"Come, up with your hands!" Black John had cast, the die and was going to play the game through now. Besides, he smiled at the luck that seemed always to be his. "Back in there!"
He had noticed that directly back of the man and boy was a cave and above the mouth of the cave was poised a rocking boulder left there at some prehistoric geologic age.
At the point of the rifle he backed them into the cave and rocked the heavy boulder until it fell over it. There was just a small space left over the top of it, not large enough to get an arm through, much less even the body of a boy. Through this space now Black John hissed his parting shot at them.
"So, my fine lordling! There's nothing to prevent my telling your secretary and the servants when they return from the hunt for you that you have been killed. Then I shall take your yacht and return to merry old England and take my station as Earl of Greystoke."
With a laugh and sneer he hastened along the trail which Bobby and Greystoke had already travelled. He came to Greystoke's tent with all its paraphernalia strewn about. He had decided to make a thorough job of it and at once. Here as he rummaged the tent and the boxes he quickly got out breeches, shirt, pith helmet, everything just as Lord Greystoke had, especially the cartridge belt with an automatic. In a jiffy he was changed form his rags and skins to the snappiest hunter ever outfitted by those in London who know how to do it. He would waste time in getting away with the yacht and on it.
In her grief and terror as Tarzan lay there motionless Mary gradually began to realize that his body was not cold. She was happily alarmed when she saw a flutter of his eyes, then a tremor of his strong limbs, and finally an effort to raise himself as his eyes opened and he saw her and smiled while she rained kisses on his face.
Little did Mary realize the recuperative powers of Tarzan after the life next to nature that he had led. Tarzan with her aid was himself before she could fairly realize the joy that had come to her after the depth of grief.
Tarzan was ready to go on just where he had left off. She tried to restrain him but he smiled. Nothing matters," he said in his broken English, "until we find your brother Bobby."
Mary was overwhelmed at this thoughtfulness and again she kissed him. That kiss was like new life to Tarzan's veins. He picked her up in one arm as if she had been some small, soft pet and away they swung through the jungle as Tarzan examined the ground for any signs of a trail.
Nor was it long before he found the footprints of Bobby, and others. On they went faster than Mary had ever believed it possible for a human being to penetrate the jungle fastness.
It was this unexpected sight that greeted Black John as he emerged finally from Lord Greystoke's tent. There in the distance he saw Tarzan whom he believed as dead as a skeleton -- and Mary! He was dumfounded and turned back into the tent to grab a gun.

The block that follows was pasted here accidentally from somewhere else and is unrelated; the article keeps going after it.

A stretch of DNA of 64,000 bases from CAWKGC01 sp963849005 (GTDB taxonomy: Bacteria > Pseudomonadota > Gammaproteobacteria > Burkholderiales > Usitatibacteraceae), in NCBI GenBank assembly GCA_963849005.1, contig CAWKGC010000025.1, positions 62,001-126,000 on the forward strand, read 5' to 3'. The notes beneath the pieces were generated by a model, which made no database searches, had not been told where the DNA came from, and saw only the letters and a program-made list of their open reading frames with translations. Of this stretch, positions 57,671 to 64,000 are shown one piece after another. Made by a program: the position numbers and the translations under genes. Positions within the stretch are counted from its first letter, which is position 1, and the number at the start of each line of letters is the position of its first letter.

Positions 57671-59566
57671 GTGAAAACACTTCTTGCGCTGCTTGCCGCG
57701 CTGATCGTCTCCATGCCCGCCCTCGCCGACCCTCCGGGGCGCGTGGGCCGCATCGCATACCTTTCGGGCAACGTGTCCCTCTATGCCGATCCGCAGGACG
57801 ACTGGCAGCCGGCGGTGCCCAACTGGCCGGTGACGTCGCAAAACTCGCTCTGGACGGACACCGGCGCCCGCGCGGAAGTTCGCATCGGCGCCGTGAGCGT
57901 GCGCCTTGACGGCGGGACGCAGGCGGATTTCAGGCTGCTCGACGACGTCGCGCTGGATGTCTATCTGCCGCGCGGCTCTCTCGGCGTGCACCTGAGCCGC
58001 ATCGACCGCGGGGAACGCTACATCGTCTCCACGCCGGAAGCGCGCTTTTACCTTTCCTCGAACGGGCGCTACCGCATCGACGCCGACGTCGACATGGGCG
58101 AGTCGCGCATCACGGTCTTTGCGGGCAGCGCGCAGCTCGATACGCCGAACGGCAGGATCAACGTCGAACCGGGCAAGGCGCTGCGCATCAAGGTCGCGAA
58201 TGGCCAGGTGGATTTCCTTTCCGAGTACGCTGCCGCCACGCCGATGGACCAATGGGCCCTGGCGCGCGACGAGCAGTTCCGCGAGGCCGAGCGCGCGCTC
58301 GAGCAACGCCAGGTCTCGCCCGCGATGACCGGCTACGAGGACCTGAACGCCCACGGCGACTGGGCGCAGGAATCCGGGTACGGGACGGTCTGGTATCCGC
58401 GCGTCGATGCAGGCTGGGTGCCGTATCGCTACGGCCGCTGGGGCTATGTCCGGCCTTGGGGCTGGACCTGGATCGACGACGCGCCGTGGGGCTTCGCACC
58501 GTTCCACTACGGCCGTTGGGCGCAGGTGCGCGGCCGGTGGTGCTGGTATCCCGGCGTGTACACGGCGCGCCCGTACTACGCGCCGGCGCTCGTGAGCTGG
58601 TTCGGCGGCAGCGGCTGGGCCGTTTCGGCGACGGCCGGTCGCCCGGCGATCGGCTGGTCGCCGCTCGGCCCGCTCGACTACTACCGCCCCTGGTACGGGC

Anxiously now Mary led Tarzan on, for here was a camp of white men, of their own kind. They approached the tent and in it Mary could discern a stranger with his back to them.
"Have you seen anything of a small boy about here, sire?"
Black John tried to disguise his voice as he answered, "No." But there was no disguising that voice to the trained jungle ears of Tarzan. In an instant he had torn the pith helmet off Black John, revealing his evil face to Mary, now thoroughly terrified.
Instantly Black John aimed Lord Greystoke's automatic full at Tarzan's breast. Mary screamed again, but in his fury, knowing nothing of Th. danger, Tarzan lunged himself full at Black John as that worthy pulled the trigger.
TREACHERY HIGHER UP
Tarzan gives his battle cry and leaps upon Black John. They fight. The secretary takes flight. Tantor comes in response to Tarzan's cry and scatters the blacks. Tarzan overpowers Black John and throws him out. Lord Greystoke is satisfied that Tarzan is the man he is seeking and they leave for the sea coast. Black John finds the secretary in the jungle. He forces him to return to Lord Greystoke, present an alibi, and regain his confidence.
TARZAN THE MIGHTY
FILM SERIAL SUMMARY
From Universal Weekly 1928
Chapter Eleven: A Thief in the Night
During the night the secretary is to stab Greystoke, steal Tarzan's documents and bring them to Black John. The secretary agrees and rejoins the party. That night, at the jungle camp, the secretary carries out Black John's plan and steals the papers, leaving Greystoke badly wounded. Tarzan, sleeping in a nearby tree senses danger. He rouses Mary, who goes to Greystoke's assistant, while he follows the secretary into the wilds. The secretary turns the papers over to Black John, who promptly deserts him, leaving him at the mercy of the wild beasts. At the camp Mary looks up at a sound and sees Black John advancing on her with leering face and clutching hands.